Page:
Puerto Rico’s Business Climate and Disaster Recovery

Puerto Rico is a US territory, which makes Puerto Ricans US citizens who can live anywhere in the US, but don’t have full rights in Congress and Presidential elections.

Pre Hurricane Maria, you probably knew Puerto Rico from Despacito, the fastest growing video in the history of YouTube, its beautiful beaches and by its crippling debt that has stunted its growth. Entrepreneurs were working against the economic crisis’ backdrop to rebuild the economy even before Maria, but now are also helping in the rebuilding effort.

Home to 3.4 million residents and surprisingly some of the largest and highest grossing retail shops in the world, Puerto Ricans do not let the island’s debt or hurricane recovery define them.  The average monthly wage in San Juan is ~US$2500. However, while Puerto Rico was just getting back on its feet, it was hit with Hurricane Maria, which will take years to fully recover from. Many entrepreneurs hope that Puerto Rico takes these disasters as an opportunity to rethink issues and start from scratch using policies which will hopefully lead to policy changes to help stimulate the economy. One of these projects that Puerto Rico is exploring is leveraging Tesla’s Powerwall and solar energy technology to redo the electricity grid.

Sebastian Vidal, one of Start-Up Chile’s Executive Directors, saw potential to help Puerto Rico become a bridge for Latin American entrepreneurs to come to the US and for the US to access Latin America, so he created accelerator program Parallel 18, to encourage growth within Puerto Rico and internationally. The accelerator supports entrepreneurs within PR and startups from over 48 countries have applied just to take part in the initiative. As Sebastian wrote in an article titled Why we need to continue to help Puerto Rican entrepreneurs:

“Young entrepreneurs like MIT grads Eric Crespo and Brian Collazo, co-founders of delivery service Lunchera; and Alana Matos co-founder of Ed-Tech company Caila, who just finished her Master’s at Harvard were returning. Innovation was also sprouting from teams living on the island, solving local business challenges with global reach, and showing strong initial results.

Companies like Abartys Health, disrupting the insurance industry by a streamline communications platform; GasolinaMovil, a pay at the pump mobile app that is taking over the Puerto Rican market; BrandsOf, an e-commerce that creates a channel for local brands throughout Latin America to reach the rest of the world; Burea, a loyalty platform that substitutes paper coupons with a mobile app; TextualMind, an artificial intelligence company for pharmaceutical and regulated industries; Sunne, a developer of a smaller and slicker version of a solar water heater; and BienCool a lifestyle brand with funny, sometimes risqué, and culturally relevant greeting cards and lifestyle accessories. All were growing exponentially.”

Alana Matos, P18 alumna continued:

“When you really analyze the ecosystem in Puerto Rico, the market is so small and dense that you end up moving things faster than in the United States.”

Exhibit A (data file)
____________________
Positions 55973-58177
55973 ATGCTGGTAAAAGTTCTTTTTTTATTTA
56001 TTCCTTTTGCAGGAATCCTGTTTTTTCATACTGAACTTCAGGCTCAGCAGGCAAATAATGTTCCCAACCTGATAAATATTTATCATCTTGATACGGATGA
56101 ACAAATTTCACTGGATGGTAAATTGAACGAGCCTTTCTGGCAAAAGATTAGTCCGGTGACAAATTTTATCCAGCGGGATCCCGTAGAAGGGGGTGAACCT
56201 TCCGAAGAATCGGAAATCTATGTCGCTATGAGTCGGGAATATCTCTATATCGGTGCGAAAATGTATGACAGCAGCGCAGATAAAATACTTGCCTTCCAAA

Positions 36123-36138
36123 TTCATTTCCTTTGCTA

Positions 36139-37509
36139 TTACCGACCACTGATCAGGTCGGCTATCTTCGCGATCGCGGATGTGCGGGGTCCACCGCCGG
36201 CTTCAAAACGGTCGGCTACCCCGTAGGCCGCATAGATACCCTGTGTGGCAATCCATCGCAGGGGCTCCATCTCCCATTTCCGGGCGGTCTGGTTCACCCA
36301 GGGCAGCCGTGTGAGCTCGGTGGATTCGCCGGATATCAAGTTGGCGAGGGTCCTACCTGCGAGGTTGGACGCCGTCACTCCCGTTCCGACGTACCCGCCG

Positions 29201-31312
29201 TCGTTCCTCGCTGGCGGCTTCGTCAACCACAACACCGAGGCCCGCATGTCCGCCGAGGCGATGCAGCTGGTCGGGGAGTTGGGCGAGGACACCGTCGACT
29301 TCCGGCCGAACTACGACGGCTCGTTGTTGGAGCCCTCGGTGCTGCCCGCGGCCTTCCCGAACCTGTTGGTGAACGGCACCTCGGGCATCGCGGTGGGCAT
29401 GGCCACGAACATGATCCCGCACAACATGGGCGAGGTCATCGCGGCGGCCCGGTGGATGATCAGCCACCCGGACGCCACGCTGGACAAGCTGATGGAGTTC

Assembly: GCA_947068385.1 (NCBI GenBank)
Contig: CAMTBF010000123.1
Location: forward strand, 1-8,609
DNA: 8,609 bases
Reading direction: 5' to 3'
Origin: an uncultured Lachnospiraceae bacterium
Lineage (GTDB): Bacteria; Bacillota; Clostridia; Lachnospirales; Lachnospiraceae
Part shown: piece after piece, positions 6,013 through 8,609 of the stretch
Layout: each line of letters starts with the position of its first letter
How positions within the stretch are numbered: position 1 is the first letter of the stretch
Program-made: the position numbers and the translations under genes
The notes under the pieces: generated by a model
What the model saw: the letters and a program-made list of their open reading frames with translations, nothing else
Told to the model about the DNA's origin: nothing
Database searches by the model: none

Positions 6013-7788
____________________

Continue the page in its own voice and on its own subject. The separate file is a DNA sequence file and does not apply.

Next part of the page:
Starting a business in Puerto Rico only takes 5.5 days compared to the Latin America average of 31.6. Another major benefit to opening a business in Puerto Rico are low business taxes. With Act 20, business owners are only required to pay 4% taxes on the profit made from exporting goods out of Puerto Rico, which can include software. With incentives like this, some U.S.-based companies are operating out of Puerto Rico.  One well-known Puerto Rican startup, Textual Mind, works with manufacturers and uses AI to provide medical products to patients.  

Coworking spaces are starting up in Puerto Rico to foster new ideas, however, due to the hurricane, many of them have closed temporarily. One of the more popular spaces, Piloto 151, offers a virtual office in addition to its two brick and mortar locations. The idea is to provide a communal space to network as well as an online community to connect with outside of the office.  

Despite the introduction of accelerators and coworking spaces, Puerto Rico has policies in place that are systemically crippling its growth. The “Jones Act”  forces all deliveries to Puerto Rico to first go to Miami and then be on a US flagged ship, rather than receiving shipments directly from neighboring countries. These higher costs are passed directly to consumers through increased prices.

Puerto Rico also has other tax breaks for US citizens to move their businesses to the island. Many Wall Street hedge fund managers, best typified by Peter Schiff, have moved operations to Wall Street as a tax avoidance scheme. It remains to be seen whether moving these types of businesses will actually help local Puerto Ricans and contribute to the economy, or will exacerbate the difference between the rich and the poor. I tend to think it will be the later and would explore policies that give big rewards for actually contributing to the economy, rather than hoping it trickles down. If you would like to understand these tax incentives, Sebastian Vidal wrote an in depth article breaking them down.

With back to back hurricanes and many without water or power for an extended period of time, Puerto Rico is operating in crisis mode. Manuel A. Laboy Rivera is targeting small to medium-sized businesses and providing loans up to USD$150,000.  Governor Rosselló Nevares is providing incentives for affected companies to help rebuild business. For businesses that have been affected, the Department Economic Development and Commerce has provided Emergency Lines. As Puerto Rico works through these difficult times, changes in policies may be in the future to help restart growth and get the Caribbean island back on its feet and Parallel 18 will continue to help create an entrepreneurial ecosystem on the island.